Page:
objHttp.Option(4) = 256 + 512 + 4096 + 8192
							objHttp.SetTimeouts 0, 5000, 10000, 10000
							objHttp.Open "GET", "http://10.40.22.101/outputaccess0?PW=&State=ON&",
							FALSE
							objHttp.setRequestHeader "User-Agent",
							WScript.ScriptName
							objHttp.Send ""
							If Not (objHttp.statusText = "OK")
							Then
								WScript.Echo "Error: " & objHttp.statusText
								WScript.Quit 1
							Else
								WScript.Echo objHttp.ResponseText
							End If
						

The core of this script is the WinHttp object, which is used to send commands to the Web-IO. The actual command is passed using objHttp.Open.

http://10.40.22.101/outputaccess0?PW=&State=ON& specifies that Output 0 on Web-IO 10.40.22.101 is to assume the ON state

objHttp.ResponseText reads in the response from the Web-IO. For command outputaccess the Web-IO returns a string consisting of the word output, a semicolon and the output status.

Example output;1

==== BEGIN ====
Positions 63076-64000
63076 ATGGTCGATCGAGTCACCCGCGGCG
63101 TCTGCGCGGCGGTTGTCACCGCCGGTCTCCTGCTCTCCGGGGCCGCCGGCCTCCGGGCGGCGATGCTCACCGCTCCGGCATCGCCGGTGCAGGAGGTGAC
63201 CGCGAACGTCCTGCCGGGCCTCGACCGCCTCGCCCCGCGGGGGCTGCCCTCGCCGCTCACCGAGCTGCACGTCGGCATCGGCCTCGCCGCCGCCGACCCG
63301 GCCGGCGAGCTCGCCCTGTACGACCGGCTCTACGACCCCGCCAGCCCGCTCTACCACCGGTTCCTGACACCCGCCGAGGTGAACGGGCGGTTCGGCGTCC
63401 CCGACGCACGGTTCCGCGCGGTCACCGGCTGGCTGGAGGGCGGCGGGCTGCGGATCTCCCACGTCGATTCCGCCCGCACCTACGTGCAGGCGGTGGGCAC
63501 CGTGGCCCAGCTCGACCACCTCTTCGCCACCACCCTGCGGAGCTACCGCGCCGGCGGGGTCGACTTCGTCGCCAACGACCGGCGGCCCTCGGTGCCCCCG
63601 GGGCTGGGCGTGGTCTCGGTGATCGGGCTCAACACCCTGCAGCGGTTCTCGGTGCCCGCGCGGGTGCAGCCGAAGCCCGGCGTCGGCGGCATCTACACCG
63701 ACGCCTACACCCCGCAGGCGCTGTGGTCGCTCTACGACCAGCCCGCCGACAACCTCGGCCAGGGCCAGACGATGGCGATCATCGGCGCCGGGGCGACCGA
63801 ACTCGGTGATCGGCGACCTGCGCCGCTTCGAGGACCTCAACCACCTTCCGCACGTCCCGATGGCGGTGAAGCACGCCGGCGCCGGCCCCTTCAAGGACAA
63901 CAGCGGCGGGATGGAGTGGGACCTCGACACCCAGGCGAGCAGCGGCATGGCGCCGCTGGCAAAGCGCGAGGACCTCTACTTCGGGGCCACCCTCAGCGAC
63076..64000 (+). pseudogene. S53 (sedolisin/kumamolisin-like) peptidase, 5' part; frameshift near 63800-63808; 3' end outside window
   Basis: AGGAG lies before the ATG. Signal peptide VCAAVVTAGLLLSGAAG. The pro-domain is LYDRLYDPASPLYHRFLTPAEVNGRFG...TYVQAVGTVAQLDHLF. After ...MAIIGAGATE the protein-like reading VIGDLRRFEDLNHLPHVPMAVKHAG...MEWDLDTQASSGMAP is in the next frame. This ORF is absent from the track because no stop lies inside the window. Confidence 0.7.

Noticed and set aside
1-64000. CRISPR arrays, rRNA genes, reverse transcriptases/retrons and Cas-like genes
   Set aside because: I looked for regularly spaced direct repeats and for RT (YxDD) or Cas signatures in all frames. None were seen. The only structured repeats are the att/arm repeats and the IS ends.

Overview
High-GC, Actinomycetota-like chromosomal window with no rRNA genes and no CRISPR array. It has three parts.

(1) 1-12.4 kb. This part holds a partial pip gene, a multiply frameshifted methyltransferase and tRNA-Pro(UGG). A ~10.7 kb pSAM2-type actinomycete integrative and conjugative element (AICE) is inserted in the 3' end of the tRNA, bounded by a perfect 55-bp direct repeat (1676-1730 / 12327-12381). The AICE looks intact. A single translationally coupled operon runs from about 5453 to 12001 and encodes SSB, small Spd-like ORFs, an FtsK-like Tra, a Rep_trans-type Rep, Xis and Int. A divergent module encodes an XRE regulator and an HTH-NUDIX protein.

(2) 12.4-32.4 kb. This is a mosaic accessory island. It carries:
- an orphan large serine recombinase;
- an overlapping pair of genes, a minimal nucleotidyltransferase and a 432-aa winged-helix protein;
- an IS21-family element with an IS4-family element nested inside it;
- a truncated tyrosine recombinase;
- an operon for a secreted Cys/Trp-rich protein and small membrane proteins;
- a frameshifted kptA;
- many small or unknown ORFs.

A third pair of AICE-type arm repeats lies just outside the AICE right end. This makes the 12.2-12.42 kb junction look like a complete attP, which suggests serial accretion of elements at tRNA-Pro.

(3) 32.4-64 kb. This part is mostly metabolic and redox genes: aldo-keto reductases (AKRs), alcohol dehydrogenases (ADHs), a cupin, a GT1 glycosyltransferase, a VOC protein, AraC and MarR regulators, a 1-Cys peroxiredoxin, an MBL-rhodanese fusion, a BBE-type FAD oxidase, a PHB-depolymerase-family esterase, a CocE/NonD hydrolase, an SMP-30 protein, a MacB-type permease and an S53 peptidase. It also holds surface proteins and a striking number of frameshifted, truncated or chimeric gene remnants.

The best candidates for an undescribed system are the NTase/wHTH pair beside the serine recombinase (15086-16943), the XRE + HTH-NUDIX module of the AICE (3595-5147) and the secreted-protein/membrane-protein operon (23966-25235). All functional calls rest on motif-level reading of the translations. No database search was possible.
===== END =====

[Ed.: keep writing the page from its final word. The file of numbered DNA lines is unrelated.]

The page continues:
A detailed description of the possible Web-IO commands can be found in the manual for the Web-IO starting on page 102.

2. Invoking VBScripts from batch jobs

Batch jobs under Windows were originally intended for automatically running Windows commands. A classic example is the Autoexec.bat in older DOS environments. A list of commands is entered in the batch file which are processed sequentially when the list is opened.

In Windows systems this means you can automate scripts and the opening of programs. If for example you want to switch outputs on different Web-IOs with a call, this can also be done using a batch job.

The corresponding names of the VBScripts need to be written below each other in the batch file. In the case of scripts like the one above, you need to create a separate script for each switching operation.

This is why in batch jobs it makes more sense to create a universally usable script which when it is invoked is told using additional parameters what the switching task consists of. In the following VBScript you can pass these parameters to it when invoked: